View Full Version : The History of Veterans Day

11-11-02, 07:03 AM
November 11, or what has come to be known as Veterans Day, was originally set as a U.S. legal holiday to honor Armistice Day -- the end of World War I, which officially took place on November 11, 1918. In legislature that was passed in 1938, November 11 was "dedicated to the cause of world peace and to be hereafter celebrated and known as 'Armistice Day.'" As such, this new legal holiday honored World War I veterans.

In 1954, after having been through both World War II and the Korean War, the 83rd U.S. Congress, at the urging of the veterans service organizations, amended the Act of 1938 by striking out the word "Armistice" and inserting the word "Veterans." With the approval of this legislation on June 1, 1954, November 11 became a day to honor American veterans of all wars.

In 1968, the Uniforms Holiday Bill insured three-day weekends for Federal employees by celebrating four national holidays on Mondays: Washington's Birthday, Memorial Day, Veterans Day, and Columbus Day. Under this bill, Veterans Day was moved to the last Monday of October. Many states did not agree with this decision and continued to celebrate the holiday on its original date. The first Veterans Day under the new law was observed with much confusion on October 25, 1971.

Finally on September 20, 1975, President Gerald R. Ford signed a law which returned the annual observance of Veterans Day to its original date of November 11, beginning in 1978. Since then, the Veterans Day holiday has been observed on November 11.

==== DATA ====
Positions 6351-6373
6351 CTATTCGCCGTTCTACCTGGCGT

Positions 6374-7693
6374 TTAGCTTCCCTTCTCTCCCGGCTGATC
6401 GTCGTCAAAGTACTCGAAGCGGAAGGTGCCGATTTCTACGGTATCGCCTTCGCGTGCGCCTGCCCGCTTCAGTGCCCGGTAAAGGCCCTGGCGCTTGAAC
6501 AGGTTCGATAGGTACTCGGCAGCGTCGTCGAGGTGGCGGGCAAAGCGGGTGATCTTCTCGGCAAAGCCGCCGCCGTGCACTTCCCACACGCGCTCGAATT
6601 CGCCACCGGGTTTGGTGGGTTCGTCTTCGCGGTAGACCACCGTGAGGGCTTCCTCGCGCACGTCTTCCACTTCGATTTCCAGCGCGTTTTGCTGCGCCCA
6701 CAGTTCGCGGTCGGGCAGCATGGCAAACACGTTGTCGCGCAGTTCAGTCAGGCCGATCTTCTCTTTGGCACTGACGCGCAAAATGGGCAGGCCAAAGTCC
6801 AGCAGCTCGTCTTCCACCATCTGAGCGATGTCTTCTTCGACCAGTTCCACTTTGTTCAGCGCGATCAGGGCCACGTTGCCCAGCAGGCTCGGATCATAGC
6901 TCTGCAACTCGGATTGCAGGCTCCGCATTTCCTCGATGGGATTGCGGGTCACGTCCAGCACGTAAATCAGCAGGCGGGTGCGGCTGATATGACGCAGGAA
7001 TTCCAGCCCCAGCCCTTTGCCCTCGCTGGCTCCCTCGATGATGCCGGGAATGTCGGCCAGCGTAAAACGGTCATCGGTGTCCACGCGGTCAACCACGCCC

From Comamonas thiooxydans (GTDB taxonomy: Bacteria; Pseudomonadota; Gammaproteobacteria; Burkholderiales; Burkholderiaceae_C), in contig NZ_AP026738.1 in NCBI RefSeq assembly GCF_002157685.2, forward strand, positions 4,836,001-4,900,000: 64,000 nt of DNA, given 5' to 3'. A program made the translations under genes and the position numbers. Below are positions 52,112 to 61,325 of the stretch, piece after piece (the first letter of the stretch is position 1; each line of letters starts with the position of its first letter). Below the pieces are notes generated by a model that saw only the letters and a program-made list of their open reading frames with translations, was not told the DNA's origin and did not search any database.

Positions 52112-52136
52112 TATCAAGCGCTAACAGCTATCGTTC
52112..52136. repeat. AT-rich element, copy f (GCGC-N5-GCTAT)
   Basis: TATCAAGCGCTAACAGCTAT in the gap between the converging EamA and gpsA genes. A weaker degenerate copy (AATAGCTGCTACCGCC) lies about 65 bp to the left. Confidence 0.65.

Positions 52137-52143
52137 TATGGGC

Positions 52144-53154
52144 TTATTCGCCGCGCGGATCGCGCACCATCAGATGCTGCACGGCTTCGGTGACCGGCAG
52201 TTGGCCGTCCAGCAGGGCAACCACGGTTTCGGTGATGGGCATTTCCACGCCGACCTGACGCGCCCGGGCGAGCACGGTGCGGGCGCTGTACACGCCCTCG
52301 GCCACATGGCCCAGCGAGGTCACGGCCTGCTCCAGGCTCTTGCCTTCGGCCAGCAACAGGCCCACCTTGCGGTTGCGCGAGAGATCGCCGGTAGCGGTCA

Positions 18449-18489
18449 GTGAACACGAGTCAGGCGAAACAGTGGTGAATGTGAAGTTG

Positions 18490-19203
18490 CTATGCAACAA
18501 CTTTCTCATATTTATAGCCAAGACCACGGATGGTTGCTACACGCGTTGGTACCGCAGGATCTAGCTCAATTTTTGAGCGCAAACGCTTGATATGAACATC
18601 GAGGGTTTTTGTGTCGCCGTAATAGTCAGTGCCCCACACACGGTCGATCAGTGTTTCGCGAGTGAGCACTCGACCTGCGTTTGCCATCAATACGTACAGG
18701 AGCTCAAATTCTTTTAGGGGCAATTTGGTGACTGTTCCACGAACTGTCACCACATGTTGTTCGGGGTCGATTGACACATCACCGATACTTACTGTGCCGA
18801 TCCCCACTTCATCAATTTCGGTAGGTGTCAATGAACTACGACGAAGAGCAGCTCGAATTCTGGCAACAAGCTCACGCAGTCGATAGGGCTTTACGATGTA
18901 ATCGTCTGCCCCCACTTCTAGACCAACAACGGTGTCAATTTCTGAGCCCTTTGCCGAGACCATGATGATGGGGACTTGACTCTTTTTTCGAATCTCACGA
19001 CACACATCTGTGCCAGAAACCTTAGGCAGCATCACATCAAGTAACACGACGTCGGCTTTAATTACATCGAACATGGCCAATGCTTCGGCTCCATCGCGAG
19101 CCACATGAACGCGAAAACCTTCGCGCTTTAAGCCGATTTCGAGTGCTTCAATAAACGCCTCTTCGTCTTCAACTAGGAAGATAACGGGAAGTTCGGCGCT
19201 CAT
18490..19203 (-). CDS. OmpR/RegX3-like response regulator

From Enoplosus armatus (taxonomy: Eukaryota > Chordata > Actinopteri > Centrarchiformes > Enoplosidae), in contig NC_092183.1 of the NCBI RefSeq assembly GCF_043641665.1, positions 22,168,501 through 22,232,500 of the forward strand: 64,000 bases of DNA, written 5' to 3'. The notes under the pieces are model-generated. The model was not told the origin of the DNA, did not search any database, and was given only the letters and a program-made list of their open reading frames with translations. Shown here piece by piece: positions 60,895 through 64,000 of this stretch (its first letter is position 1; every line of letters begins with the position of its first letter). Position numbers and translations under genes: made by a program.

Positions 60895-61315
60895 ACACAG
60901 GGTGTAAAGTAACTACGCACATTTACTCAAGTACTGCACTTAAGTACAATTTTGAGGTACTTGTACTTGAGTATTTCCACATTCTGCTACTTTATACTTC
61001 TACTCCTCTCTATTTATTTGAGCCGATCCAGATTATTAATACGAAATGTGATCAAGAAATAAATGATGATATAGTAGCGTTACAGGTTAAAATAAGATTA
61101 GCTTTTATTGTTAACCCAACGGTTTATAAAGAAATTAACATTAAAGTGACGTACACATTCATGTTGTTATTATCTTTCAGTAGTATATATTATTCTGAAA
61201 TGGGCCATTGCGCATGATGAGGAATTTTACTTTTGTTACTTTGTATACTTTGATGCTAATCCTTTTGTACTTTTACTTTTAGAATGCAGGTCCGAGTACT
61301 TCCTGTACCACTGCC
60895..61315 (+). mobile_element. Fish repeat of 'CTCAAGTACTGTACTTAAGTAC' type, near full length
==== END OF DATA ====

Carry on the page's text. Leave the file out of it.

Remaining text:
Other countries honor their veterans each year on November 11, although the name and types of commemorations differ somewhat from the U.S. holiday. Canada and Australia observe "Remembrance Day" on November 11, and Great Britain observes "Remembrance Day" on the Sunday nearest to November 11. There are similarities and differences between these countries' Remembrance Days and America's Veterans Day. Canada's observance is similar to the U.S. celebration, but unlike in the U.S., many Canadians wear red poppy flowers on November 11 in honor of their war dead. In Australia, Remembrance Day is similar to America's Memorial Day, a day to honor that nation's war dead. In Great Britain, the day is commemorated by church services and parades of ex-service members in Whitehall, a wide ceremonial avenue leading from London's Parliament Square to Trafalgar Square. A two-minute silence is observed at 11 a.m., to honor those who lost their lives in wars.

Celebrating the Holiday

If the November 11 holiday falls on a non-workday -- Saturday or Sunday -- the holiday is observed by the federal government on Monday (if the holiday falls on Sunday) or Friday (if the holiday falls on Saturday). Federal government closings are established by the U.S. Office of Personnel Management; a complete schedule can be found here. State and local government closings are determined locally, and non-government businesses can close or remain open as they see fit, regardless of Federal, state or local government operation determinations.

United States Senate Resolution 143, which was passed on August 4, 2001, designated the week of November 11 through November 17, 2001, as "National Veterans Awareness Week." The resolution calls for educational efforts directed at elementary and secondary school students concerning the contributions and sacrifices of veterans.